Today we Catholics celebrate Corpus Christi, the Body and Blood of Christ. In the Eucharist, Christ becomes present in bread and wine, ordinary elements, “the work of human hands.”
In 2001 when I was in Suchitoto, El Salvador, working on a study of the role of the church in that conflictive region, I brought along William Cavanaugh’s Torture and the Eucharist: Theology, Politics, and the Body of Christ. It’s a rather dense work, treating the Eucharist as Body of Christ and the Church as Body of Christ in the context of the understanding of the church in Chile during the cruel Pinochet dictatorship.
Looking back at the work yesterday, I came across this quote on page 14:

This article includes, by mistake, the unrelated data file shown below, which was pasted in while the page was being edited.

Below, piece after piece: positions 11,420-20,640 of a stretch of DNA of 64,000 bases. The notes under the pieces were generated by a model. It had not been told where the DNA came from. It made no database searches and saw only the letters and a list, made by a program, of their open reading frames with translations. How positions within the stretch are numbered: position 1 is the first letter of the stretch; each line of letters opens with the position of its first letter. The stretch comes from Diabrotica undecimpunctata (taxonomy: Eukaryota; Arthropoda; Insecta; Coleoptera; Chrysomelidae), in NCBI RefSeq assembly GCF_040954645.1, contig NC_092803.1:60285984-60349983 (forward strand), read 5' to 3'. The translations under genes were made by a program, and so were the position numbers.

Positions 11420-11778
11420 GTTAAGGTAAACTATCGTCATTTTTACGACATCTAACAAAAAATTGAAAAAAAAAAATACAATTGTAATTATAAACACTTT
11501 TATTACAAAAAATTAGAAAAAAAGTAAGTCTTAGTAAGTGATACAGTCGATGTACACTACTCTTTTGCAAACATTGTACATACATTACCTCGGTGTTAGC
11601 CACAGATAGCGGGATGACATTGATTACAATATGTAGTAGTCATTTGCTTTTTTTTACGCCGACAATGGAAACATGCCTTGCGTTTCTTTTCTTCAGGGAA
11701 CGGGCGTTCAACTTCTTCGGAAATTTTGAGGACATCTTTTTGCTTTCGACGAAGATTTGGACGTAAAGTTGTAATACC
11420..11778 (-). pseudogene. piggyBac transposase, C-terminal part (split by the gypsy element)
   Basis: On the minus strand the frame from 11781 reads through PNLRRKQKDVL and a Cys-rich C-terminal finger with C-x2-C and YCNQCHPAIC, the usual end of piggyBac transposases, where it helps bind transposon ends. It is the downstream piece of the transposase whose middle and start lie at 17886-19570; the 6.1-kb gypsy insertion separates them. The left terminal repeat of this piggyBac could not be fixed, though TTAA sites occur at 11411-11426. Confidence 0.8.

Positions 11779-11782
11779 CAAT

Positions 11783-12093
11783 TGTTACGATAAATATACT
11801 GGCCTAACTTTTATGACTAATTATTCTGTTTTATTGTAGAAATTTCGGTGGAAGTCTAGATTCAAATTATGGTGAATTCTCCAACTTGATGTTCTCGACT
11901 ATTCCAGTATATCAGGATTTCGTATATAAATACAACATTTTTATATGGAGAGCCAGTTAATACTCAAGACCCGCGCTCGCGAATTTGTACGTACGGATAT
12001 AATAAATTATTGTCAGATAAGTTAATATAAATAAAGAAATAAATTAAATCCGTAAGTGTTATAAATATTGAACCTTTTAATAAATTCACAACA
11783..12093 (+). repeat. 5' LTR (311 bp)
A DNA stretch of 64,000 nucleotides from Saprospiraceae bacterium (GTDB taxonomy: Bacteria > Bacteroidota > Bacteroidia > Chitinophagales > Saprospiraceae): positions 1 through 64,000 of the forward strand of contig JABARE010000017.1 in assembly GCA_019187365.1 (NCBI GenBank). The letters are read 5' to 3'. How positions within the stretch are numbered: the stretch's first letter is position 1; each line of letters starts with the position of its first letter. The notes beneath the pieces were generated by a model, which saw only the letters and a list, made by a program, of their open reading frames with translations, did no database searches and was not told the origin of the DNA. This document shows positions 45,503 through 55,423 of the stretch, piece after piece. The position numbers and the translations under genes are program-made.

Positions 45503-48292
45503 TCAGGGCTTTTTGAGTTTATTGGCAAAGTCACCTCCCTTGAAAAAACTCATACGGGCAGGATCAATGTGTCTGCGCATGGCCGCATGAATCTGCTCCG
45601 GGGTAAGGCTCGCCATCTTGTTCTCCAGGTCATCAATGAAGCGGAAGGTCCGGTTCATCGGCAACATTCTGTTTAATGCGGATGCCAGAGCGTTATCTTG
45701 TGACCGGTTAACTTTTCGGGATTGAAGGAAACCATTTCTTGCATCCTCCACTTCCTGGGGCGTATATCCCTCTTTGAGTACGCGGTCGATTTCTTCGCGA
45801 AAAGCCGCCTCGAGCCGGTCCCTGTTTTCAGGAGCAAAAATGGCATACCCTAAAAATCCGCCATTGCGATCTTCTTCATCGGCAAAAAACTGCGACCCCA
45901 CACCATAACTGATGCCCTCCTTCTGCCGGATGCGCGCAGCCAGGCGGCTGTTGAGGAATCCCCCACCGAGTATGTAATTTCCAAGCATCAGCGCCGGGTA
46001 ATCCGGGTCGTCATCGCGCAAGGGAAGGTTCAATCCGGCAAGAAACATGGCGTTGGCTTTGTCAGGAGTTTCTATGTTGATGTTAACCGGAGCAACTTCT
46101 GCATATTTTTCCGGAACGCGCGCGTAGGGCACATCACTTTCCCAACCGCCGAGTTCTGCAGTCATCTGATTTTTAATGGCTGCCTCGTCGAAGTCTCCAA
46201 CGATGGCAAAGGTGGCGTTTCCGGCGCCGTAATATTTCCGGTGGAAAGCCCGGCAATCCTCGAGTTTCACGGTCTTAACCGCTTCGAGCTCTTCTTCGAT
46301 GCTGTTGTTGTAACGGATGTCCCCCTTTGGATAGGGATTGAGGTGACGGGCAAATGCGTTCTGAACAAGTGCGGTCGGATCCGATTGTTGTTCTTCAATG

The point is not to politicize the Eucharist, but to “Eucharistisize” the world.
The Eucharist is not a mere sign which points to some more concrete political reality. Christ’s Eucharistic body is both res et sacramentum, sign and reality. Christ does not lie behind the Eucharistic sign but saturates it. Christians do not simply read the sign but perform it. We become Christ’s body in the Eucharist. The Eucharist is the true “politics,” as Augustine saw, because in it is the public performance of the true eschatological City of God in the midst of another City which is passing away.
What first strikes me is his statement that “Christ does not lie behind the Eucharistic sign but saturates it.” What a marvelous way of talking about the presence of Christ in the Eucharist.
But Cavanaugh goes on to note that “We become Christ’s body in the Eucharist.” And so we should become saturated with Christ, offering the world a different vision of reality, a vision made real in the way we live and love.